In order to achieve such a level of surface uniformity, it is possible that dissociation/recrystallization processes occur during the synthesis.

3.3. Sensor Properties

The operating principle of the radiation sensor is based on the adsorption of oxygen on the surface of the material. In the absence of light, oxygen molecules adsorb on the surface of the nanostructures by chemisorbing free electrons from the semiconductor material, turning into negatively charged ions. The adsorption of oxygen is generally more effective for relatively high working temperatures, from 100 to 500°C, where the interaction of oxygen through the ionosorption mechanism may occur as molecular species () and/or atomic (, ) species. Using different techniques, such as Temperature Programmed Desorption (TPD), Fourier Transform Infrared (FTIR) spectroscopy, and Electron Spin Resonance (ESR), it was shown that below 150°C the predominant species are the molecular ones while above this temperature the atomic species dominate [37]. The chemisorption of free electrons on the semiconductor surface enlarges the depletion layer (Figure 7) resulting in a decrease of the semiconductor conductivity. The following chemical reaction explains the effect of decreasing the number of free charge carriers on the material by the chemisorption process:After exposure to UV light, electrons and holes are photogenerated in the material surface because the ZnO band gap is in the UV light energy range. Then, these holes at the surface of the material discharge the adsorbed oxygen ions through the following recombination:Due to the reaction of holes with the surface ions, the photogenerated electrons will not completely recombine, and some of them become free electrons. This phenomenon increases the conductance of the semiconductor nanostructure when exposed to the light, as observed in our results. This suggests that photoelectric gain propagation is operating in the semiconductor rather than a simple process of capturing the light. When the light is off, the photogenerated electrons can still contribute to the current until they are captured by the surface states (e.g., through an oxygen chemisorption process). Then, it is expected that nanostructures can further increase the sensitivity of the material due to an increased surface area, which can ideally lead to the recognition of single photon detection [38, 39]. Moreover, the photoresponse is strongly dependent on the environment gas and is very slow in vacuum and in inert gases, presenting the response known as persistent photoconductivity, and fast in air [40]. As stated before, it should be related to the oxygen presence on the material surface.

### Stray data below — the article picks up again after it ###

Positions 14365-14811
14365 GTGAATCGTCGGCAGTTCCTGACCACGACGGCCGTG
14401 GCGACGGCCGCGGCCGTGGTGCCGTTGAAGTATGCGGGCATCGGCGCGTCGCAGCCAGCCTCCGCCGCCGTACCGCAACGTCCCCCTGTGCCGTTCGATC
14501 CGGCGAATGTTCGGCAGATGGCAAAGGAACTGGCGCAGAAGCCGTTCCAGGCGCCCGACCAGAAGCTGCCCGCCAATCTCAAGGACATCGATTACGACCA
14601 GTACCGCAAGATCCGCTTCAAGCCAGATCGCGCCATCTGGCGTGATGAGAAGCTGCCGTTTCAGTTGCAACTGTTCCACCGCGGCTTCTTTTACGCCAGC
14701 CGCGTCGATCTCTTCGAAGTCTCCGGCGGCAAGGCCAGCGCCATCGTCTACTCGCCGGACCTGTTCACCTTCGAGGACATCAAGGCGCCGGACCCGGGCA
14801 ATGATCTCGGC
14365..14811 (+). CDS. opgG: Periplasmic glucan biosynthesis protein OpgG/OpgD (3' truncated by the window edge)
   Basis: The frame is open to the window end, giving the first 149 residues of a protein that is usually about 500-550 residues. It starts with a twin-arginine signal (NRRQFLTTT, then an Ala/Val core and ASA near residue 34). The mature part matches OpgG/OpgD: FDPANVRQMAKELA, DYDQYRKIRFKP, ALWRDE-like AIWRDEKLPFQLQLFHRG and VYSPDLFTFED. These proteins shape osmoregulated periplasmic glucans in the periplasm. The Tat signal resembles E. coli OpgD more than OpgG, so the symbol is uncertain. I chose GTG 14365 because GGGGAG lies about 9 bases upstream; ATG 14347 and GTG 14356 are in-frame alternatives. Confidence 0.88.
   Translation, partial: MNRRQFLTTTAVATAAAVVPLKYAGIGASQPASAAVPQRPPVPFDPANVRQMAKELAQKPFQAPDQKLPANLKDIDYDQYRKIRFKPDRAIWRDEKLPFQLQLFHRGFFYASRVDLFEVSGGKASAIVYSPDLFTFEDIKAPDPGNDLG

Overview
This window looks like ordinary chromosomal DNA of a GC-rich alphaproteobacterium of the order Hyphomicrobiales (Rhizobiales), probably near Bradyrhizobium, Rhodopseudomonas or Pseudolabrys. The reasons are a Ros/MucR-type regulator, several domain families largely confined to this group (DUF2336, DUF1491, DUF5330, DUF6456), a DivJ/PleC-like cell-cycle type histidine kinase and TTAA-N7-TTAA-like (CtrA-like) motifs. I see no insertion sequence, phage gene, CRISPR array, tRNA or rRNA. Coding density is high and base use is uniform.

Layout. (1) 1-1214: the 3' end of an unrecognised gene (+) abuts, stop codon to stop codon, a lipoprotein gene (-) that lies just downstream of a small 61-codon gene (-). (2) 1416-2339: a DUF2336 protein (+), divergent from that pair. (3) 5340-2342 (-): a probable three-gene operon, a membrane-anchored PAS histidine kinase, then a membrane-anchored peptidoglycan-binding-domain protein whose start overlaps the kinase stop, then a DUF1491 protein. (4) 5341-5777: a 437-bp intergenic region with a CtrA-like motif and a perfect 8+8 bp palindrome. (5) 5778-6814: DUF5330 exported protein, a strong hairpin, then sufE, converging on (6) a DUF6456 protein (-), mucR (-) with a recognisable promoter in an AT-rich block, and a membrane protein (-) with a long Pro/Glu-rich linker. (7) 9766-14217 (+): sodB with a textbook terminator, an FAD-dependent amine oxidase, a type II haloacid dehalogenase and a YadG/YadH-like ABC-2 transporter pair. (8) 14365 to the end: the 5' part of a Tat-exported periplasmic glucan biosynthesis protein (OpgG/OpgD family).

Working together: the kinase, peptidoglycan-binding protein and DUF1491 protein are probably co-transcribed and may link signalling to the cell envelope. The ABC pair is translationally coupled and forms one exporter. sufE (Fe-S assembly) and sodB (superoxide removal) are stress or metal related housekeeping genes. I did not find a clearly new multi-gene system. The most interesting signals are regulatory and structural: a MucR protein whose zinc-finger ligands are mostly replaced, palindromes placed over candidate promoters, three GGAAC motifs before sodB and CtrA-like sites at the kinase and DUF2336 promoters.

Figure 7: Schematic diagram of the depletion layer in ZnO: (a) without the oxygen adsorption, (b) with adsorption of oxygen from the ambient atmosphere, and (c) with incidence of light.

Figure 8(a) presents the electrical response of ZnO structures obtained by the carbothermal reduction and by MAH processes during the light sensor cycles. It can be observed that when the light is turned on the sample conductance increases sharply and then gradually becomes saturated. After the removal of the light stimulus, the conductance tends to return to its initial state, in an exponential fashion. Several exposition cycles were performed and it can be observed for the tetrapods that the curves have good repeatability over time, reaching the same level of conductance when light is triggered on and maintained for 200 seconds. This result shows that the ZnO tetrapods are stable even after several cycles of light exposition, which is an important result for practical applications.

Figure 8: (a) Photoconductive response of the tetrapods and multipoint stars structures. (b) Light sensor signal of ZnO tetrapods and multipoint stars.